- ENDOPLASMIC RETICULI– The reticuli basically serve as a highway for transporting goods. They are a network of hollow membrane tubules. There are two kinds of Endoplasmic reticuli- Smooth Endoplasmic reticulum and Rough Endoplasmic reticulum. The Smooth ER has no ribosomes attached to it, and the Rough ER does. The Rough ER makes membrane proteins on its surface, and then those proteins are brought to the Rough ER’s interiors to be modified, packaged and transported. The Smooth ER makes membrane lipids[steroids], regulates calcium and destroys toxic substances. The Endoplasmic reticuli also export thing to the Golgi complex in transportation vesicles.
- PEROXISOME– Peroxisomes have two main functions. The first is to break down fatty acids so that they can be used as energy during cellular respiration and to be used for forming membranes. Their second main function is to transfer hydrogen from compounds to oxygen so that hydrogen peroxide is created, and then convert that hydrogen peroxide into water. Yes, yes- take a second to absorb that. Took me about half an hour to write that last sentence. Also, just realized- peroxisome, hydrogen peroxide. Crazy, right?
- LYSOSOMES– Lysosomes. Right. Take some time to learn how to pronounce that without stammering or stuttering. Good. Now you may read on. Lysosomes are like the stomach of the cell. Their strucuture isn’t half as complicated as a mitochondrion’s, so you’re spared. Yay. Okay, I was saying. Their structure is basically a phospholipid[ learn to pronounce that, too] membrane that separates the inside of the organelle from the membrane’s surroundings. Lysosomes are basically floating garbage bags, and the membrane allows molecules to get inside the organelle while not letting the digestive enzymes contained within the lysosome to escape. Our complexly-pronounced floating garbage bags are responsible for moving damaged or obsolete parts of the cell toward the outermost part of the cell which is closest to the cell membrane. The damaged cell part enters the lysosome through the membrane,then is digested by the lysosome, and is then removed from the lysosome in transport vesicles to be dumped at the border. Guess what, guys! Our floating garbage bag friends are also called cell suicide bags! My goodness, first garbage bags, then suicide bags! My poor lysosomes must have self-esteem issues. All right, back to business. When a cell is no longer needed, it commits suicide by activating an intracellular death program. This is called apoptosis or necrosis. Apoptosis[or necrosis], in more detail, is basically lysosomes exploding, their digestive enzymes seeping out, and then our rogue digestive enzymes digest the entire cell to death.
- VACUOLES- Vacuoles[pronounced with a hard ‘c’] are multi-purpose membrane-bound sacs- alot like Ziploc bags. They have loads of important functions and uses. In animal cells, they’re smaller and in plant ce- uh oh, no spoilers. Right. In animal cells, they are partially responsible for storage, waste disposal, growth and protection of the cell.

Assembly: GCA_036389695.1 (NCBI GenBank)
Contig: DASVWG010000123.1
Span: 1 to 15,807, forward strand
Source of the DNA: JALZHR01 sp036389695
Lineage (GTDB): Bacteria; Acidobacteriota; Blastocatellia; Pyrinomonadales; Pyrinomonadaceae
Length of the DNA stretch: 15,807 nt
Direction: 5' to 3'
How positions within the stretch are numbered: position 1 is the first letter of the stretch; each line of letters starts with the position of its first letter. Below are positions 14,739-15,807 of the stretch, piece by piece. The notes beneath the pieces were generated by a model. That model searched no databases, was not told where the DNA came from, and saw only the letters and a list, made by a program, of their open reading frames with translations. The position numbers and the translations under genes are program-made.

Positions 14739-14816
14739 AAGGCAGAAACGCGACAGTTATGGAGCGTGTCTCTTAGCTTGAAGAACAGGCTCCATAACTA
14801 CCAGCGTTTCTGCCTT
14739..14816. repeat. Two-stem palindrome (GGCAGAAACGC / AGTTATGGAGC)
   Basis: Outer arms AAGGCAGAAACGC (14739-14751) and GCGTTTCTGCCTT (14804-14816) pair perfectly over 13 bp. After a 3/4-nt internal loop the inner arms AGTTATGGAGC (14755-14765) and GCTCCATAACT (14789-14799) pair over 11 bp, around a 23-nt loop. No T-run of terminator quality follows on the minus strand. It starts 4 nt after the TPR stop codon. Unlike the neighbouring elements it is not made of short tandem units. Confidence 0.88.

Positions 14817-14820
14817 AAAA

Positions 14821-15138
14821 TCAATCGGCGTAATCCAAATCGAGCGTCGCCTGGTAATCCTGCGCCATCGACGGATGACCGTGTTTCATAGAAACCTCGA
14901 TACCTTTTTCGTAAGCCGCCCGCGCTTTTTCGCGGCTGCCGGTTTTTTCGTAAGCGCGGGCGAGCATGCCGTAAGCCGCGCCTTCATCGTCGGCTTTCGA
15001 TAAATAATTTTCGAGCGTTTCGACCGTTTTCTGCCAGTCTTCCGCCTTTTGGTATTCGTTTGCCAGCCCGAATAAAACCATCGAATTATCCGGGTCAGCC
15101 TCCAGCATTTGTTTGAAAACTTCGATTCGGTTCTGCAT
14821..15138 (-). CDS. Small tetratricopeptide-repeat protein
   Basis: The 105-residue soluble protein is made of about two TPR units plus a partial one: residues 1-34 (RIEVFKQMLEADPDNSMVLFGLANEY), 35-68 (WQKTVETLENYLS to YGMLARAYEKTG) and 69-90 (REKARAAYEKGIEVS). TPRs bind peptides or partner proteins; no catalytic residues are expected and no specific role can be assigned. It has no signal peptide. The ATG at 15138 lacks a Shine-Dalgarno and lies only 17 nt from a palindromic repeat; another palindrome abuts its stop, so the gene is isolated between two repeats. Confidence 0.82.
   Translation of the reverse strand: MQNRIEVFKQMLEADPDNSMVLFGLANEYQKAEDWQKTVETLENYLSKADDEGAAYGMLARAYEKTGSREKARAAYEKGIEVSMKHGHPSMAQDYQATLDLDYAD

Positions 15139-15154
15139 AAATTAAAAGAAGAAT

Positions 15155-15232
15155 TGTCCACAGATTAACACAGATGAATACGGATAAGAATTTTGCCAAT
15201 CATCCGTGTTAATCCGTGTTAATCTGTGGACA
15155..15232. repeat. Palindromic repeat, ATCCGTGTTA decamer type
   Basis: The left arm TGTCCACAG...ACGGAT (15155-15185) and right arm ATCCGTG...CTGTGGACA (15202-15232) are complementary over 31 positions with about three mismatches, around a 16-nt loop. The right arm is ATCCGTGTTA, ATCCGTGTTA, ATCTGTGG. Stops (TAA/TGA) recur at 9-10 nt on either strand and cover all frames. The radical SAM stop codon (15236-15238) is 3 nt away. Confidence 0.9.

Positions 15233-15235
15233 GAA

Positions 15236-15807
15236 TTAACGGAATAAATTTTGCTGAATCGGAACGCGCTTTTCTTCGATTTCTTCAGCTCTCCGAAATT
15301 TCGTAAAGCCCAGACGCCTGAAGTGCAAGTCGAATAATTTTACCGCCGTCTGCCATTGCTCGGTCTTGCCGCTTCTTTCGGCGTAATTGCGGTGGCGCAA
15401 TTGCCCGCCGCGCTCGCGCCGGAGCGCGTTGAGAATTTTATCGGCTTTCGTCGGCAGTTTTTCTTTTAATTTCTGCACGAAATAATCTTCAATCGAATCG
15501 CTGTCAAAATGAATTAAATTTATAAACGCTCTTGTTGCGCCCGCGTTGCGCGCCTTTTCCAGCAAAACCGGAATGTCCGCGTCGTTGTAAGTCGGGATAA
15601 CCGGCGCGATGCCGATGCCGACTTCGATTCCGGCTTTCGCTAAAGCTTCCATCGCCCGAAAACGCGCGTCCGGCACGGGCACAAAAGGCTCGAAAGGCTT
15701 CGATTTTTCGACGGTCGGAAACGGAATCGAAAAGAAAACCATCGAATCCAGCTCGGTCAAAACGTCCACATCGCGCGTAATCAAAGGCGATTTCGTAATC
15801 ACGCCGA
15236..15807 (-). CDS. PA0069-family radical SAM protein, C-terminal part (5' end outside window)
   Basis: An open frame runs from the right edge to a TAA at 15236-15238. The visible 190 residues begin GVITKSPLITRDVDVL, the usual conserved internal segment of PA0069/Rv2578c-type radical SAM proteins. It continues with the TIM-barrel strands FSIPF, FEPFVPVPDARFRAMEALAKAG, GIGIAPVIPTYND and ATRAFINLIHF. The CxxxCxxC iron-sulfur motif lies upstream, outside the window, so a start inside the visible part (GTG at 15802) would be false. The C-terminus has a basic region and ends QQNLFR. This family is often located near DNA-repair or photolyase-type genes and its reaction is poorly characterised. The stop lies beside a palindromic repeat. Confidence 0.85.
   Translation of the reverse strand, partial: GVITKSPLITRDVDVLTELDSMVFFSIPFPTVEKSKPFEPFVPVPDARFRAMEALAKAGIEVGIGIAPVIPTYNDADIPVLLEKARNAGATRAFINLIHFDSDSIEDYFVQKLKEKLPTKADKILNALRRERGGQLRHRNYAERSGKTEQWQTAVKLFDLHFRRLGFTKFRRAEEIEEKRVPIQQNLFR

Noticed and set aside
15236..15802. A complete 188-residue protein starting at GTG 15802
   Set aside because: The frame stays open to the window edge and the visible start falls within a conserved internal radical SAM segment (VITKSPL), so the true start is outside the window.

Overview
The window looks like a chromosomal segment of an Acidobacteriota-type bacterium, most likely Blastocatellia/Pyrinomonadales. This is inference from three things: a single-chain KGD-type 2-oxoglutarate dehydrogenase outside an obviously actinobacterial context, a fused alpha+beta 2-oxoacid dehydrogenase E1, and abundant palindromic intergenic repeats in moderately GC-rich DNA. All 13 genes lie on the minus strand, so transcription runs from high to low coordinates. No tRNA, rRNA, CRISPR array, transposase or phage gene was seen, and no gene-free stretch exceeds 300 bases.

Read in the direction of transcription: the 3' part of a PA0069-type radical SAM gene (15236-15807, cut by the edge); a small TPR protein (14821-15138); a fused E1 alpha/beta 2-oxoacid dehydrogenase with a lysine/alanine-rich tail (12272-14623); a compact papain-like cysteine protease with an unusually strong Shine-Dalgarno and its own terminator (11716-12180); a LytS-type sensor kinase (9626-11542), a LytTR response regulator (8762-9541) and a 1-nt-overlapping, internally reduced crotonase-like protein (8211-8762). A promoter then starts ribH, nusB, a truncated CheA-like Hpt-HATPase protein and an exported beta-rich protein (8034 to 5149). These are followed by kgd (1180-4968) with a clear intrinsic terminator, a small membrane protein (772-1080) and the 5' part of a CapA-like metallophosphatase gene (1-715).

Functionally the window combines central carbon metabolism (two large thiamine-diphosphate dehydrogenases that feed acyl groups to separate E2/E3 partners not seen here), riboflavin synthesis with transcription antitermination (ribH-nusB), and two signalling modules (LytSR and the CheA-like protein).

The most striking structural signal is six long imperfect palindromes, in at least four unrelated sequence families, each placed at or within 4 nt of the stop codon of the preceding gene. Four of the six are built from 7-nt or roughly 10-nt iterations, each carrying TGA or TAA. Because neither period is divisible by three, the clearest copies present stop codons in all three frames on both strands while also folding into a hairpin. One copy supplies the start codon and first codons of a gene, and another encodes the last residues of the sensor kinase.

- MICROTUBULES- Microtubules are exactly like a cell’s conveyor belts. They move vesicles, granules, organelles and chromosomes all with the help of special attachment proteins. In a structural manner, microtubules are linear polymers of alpha and beta tubulin[tubulin is a globular protein]. Microtubules also play an important role in the cytoskeleton.
- CENTROSOME- Two centrioles make up one centrosome. Centrosomes are only found in animal cells. That’s it. Nowhere else. Centrioles play a key role is cell mitosis[cell division- the process where a parent cell gives way to two new daughter cells]. Centrosomes pull apart chromatids and spindle fibres develop from this organelle during cell mitosis. Centrosomes are also responsible for carefully arranging microtubules in the cytoplasm. WE’RE DOOOOOONEEEEE!!!!!![P.S, I know I missed a key part in the cell’s organelles- cell membrane. But that comes waaaaaaay later. I’m not that stupid.]
OK, folks. Now we have covered only the animal cell’s organelles in detail. The list below is a small collection of a few important specialized cell parts. No list[that an egghead like me can make] will ever be able to compile all the different special cell parts. Let’s do this! Also, I [think] I figured out how to add pictures in every part of the list. Sorry if the above list was kinda boring, I’ll try to include as many pics and stuff in this list.
#2- Specialized organelles
- This is a chloroplast, a plastid that’s full of chlorophyll. The chloroplast is only present in plant cells, and plays a key role in photosynthesis. A thylakoid is a membrane-bound flattened sac which is bound by a pigmented membrane. A granum[plural- grana] is a stack of thylakoids. The stroma is a colorless fluid surrounding surrounding the grana. The inner membrane is a membrane enclosing the grana and stroma. The outer membrane is, well, a membrane surrounding the inner membrane that surrounds the grana and stroma. See? Easy! Aghhhhhhh- STILL CAN’T POST THE IMAGE! DAMMIT! You know what, take the URL- see it if you want to, ignore it if you want to. Here. http://www.nature.com/scitable/content/ne0000/ne0000/ne0000/ne0000/14705175/U3CP5-1_ChloroplastStructu_ksm.jpg